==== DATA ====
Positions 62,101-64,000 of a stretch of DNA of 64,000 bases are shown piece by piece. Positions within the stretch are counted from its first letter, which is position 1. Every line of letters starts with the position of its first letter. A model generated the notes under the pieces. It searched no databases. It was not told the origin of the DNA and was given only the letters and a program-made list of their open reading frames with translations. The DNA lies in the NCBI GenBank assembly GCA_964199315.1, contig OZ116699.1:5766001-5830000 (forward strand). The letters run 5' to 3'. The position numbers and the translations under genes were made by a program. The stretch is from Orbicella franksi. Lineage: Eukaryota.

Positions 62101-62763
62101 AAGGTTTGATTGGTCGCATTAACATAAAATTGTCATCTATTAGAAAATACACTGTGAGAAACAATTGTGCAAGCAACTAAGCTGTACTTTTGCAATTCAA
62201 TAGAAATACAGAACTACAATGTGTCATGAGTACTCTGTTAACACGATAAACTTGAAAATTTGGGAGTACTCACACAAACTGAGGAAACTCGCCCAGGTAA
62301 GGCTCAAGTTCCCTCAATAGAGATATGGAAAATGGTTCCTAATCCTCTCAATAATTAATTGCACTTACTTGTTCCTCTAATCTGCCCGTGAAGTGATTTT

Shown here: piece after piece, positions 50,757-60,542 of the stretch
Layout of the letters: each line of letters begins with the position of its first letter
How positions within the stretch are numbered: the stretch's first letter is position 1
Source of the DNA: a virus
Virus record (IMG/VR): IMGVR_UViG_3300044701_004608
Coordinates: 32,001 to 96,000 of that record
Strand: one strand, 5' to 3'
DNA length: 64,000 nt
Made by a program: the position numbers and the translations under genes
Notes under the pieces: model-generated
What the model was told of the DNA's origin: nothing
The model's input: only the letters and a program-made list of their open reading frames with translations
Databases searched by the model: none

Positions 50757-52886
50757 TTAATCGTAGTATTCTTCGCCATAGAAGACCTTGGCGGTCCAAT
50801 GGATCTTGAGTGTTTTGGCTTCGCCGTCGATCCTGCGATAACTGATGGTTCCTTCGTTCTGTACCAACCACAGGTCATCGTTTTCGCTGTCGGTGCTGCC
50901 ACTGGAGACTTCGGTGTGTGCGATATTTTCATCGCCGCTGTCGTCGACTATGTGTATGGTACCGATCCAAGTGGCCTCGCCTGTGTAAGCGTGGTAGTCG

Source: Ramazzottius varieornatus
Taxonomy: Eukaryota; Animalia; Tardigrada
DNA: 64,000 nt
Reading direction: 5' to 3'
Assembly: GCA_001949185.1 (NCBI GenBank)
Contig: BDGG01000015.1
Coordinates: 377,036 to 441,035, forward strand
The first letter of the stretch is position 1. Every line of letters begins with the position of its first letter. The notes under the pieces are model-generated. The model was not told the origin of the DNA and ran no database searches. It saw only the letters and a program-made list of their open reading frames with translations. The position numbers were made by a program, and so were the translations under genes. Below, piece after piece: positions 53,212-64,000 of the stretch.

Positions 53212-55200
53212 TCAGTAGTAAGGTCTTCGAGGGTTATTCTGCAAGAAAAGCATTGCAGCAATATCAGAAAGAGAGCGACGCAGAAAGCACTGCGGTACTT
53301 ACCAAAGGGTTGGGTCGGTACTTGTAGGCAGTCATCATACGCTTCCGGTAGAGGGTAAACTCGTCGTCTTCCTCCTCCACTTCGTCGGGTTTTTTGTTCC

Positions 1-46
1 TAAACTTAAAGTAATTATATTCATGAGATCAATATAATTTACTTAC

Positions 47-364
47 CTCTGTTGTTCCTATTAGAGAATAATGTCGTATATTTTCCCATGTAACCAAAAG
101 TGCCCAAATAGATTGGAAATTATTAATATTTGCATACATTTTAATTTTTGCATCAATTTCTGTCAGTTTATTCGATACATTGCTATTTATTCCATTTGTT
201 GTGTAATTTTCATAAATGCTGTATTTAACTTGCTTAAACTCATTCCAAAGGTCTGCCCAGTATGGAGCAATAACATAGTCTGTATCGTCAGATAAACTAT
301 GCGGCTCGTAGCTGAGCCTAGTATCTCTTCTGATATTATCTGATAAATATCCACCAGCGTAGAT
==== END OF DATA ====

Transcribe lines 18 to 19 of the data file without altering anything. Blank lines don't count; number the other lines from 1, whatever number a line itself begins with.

Databases searched by the model: none

Positions 50757-52886